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Craving Classic Hollywood: All About Eve

Bette Davis, where have you been all my life? What kind of a fool was I that I had never watched one of your films until this weekend? Forgive me, Anne Helen Petersen, for I have sinned. It’s been two days since I watched All About Eve.

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Rather than a Cinderella story, I would call this a Snow White story. All About Eve (1950) follows the rise of aspiring actress Eve Harrington. We know that she will rise because the first scene shows her winning an award for distinguished achievement in the theater, but we don’t yet know how she will accomplish it. Then the film flashes back to the beginning of her acquaintance with Margo Channing, a stage star played by the indomitable Bette Davis. Outside the theater of Margo’s current play, Eve approaches the playwright’s wife and confesses that she’s attended every performance. If that doesn’t scream “Beware of this crazy,” I don’t know what does, but Karen decides to introduce her to Margo instead. Anne Baxter plays Eve with enough quiet intensity to quietly creep me out.

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And where to begin with Bette Davis? You would never call her pretty, both because she isn’t and because it’s too common of a word for her. All of her features are striking with a voice to match. Next to Bette Davis, Anne Baxter’s beauty looks absolutely commonplace. Eve is introduced to Margo mid-banter with her friends, and the classic one-liners and monologues continue throughout the film. At the beginning of the film, Margo is often shown in physically vulnerable states, such as removing her wig and makeup backstage or being woken up by the telephone. However, her confidence outweighs her vulnerability in those moments. As the film progresses, we see more of her glamorous side, but she also reveals her insecurities and volatile temper.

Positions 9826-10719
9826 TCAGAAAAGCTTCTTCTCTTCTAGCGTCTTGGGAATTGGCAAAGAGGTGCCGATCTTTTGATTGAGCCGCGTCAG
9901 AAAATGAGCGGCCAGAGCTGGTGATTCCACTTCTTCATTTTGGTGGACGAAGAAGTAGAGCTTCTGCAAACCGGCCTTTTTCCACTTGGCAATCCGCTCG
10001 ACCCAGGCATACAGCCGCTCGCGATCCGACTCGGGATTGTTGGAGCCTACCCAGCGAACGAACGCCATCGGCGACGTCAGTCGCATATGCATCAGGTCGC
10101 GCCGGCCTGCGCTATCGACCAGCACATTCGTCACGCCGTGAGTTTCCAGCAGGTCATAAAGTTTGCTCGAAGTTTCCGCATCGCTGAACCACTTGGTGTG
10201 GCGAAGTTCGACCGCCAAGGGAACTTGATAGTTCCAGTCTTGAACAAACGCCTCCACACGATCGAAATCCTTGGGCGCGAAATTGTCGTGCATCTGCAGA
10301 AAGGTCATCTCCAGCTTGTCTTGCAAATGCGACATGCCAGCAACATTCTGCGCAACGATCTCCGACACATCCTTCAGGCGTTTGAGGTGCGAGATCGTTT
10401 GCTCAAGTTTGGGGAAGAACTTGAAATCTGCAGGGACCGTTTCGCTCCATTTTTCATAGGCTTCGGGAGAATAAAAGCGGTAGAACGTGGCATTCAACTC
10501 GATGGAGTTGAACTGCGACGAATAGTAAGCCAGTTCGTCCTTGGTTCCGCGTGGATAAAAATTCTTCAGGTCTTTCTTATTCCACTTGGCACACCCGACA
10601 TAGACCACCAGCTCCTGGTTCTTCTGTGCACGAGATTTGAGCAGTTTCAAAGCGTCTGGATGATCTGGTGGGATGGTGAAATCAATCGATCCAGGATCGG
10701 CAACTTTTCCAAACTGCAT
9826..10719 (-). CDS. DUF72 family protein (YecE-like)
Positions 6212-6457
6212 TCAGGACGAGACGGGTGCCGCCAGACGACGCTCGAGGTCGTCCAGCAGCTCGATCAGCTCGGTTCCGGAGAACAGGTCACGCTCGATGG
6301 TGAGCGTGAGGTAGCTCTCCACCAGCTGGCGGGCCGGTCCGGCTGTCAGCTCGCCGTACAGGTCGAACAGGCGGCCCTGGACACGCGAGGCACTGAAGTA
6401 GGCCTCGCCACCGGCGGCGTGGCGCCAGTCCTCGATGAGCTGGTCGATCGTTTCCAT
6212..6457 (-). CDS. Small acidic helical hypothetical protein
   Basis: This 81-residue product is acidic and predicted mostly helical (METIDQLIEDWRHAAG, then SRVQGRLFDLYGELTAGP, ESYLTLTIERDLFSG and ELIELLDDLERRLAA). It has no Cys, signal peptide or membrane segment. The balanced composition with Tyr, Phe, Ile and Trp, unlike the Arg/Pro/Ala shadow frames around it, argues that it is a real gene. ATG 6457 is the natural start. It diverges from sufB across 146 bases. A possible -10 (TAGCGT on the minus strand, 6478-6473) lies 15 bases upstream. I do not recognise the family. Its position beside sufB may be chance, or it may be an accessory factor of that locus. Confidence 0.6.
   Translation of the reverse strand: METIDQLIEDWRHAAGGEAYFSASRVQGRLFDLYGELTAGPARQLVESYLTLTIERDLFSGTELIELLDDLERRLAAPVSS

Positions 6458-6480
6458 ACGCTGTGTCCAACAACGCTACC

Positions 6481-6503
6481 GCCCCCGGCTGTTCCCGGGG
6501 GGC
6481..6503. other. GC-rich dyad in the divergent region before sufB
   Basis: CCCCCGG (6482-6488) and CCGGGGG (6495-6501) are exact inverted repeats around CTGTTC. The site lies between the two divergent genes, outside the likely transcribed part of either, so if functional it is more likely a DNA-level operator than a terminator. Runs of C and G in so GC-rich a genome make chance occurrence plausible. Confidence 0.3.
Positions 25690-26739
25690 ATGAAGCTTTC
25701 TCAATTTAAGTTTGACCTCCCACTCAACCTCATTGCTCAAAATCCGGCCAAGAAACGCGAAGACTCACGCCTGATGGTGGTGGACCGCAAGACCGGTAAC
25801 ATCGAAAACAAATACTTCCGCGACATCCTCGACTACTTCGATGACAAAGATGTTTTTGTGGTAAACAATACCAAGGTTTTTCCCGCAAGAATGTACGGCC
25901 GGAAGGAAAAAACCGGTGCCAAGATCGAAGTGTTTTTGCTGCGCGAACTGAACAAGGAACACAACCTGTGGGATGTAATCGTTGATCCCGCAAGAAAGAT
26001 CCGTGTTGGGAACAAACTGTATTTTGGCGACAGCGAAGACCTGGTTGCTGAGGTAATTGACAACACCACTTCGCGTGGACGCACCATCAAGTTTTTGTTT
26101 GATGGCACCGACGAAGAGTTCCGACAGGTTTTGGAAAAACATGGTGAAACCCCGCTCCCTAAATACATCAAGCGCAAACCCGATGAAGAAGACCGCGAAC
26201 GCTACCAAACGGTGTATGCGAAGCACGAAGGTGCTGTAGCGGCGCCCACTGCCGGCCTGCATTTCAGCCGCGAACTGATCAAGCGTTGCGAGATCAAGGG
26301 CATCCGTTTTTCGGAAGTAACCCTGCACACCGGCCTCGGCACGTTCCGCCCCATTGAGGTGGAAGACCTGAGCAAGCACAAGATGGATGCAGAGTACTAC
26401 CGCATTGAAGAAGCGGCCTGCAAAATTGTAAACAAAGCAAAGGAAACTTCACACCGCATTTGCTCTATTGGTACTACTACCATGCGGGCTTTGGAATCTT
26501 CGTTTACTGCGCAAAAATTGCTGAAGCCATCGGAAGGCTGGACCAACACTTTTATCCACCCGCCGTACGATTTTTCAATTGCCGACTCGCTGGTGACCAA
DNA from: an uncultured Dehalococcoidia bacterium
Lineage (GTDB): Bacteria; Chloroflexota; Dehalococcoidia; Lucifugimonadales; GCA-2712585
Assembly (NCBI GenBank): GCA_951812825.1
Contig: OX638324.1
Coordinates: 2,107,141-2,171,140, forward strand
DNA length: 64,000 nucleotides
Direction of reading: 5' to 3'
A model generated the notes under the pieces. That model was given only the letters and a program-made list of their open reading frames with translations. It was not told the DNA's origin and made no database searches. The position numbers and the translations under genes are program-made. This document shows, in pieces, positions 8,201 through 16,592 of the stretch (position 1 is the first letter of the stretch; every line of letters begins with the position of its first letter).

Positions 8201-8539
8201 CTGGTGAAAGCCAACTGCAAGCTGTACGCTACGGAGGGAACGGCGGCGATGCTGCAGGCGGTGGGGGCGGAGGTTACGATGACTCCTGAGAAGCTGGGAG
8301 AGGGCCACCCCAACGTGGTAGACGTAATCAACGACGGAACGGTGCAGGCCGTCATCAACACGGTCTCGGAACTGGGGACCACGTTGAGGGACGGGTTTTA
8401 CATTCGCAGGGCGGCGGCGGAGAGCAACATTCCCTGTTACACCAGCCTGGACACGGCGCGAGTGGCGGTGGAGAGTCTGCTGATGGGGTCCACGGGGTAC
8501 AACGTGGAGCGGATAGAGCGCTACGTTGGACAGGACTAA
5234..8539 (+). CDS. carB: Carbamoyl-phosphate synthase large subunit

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Now we arrive at Snow White. The conflict between Margo and Eve is that of a mature woman feeling threatened by a younger woman who shares her ambitions. Margo even refers to Eve as “so young and so fair” while accusing her boyfriend of admiring Eve too much. Or perhaps, who’s the fairest of them all? This conflict plays out again and again in our books and film. For example, an increasingly important plot point on Game of Thrones is Cersei’s fear of the prophecy that she will be replaced by another queen, “younger and more beautiful.” But does anyone really need a prophecy to tell them this? Every human is destined to grow older and watch the younger generations that come after them. Yet in the stories we tell ourselves, aging comes more quickly and mercilessly for women, whether you’re the Evil Queen or Margo Channing.

Apparently 1950 was the year that Hollywood wanted to come to terms with the fact that its stars would eventually fade. Sunset Boulevard, released in the same year, depicts a silent film star going bonkers in obscurity. Thankfully Margo Channing is spared that fate. All About Eve is brilliant in its script and performances, but also in its acknowledgement of what I stated above: the conflict between Margo and Eve will be repeated with Eve and the next generation of ambitious young ladies.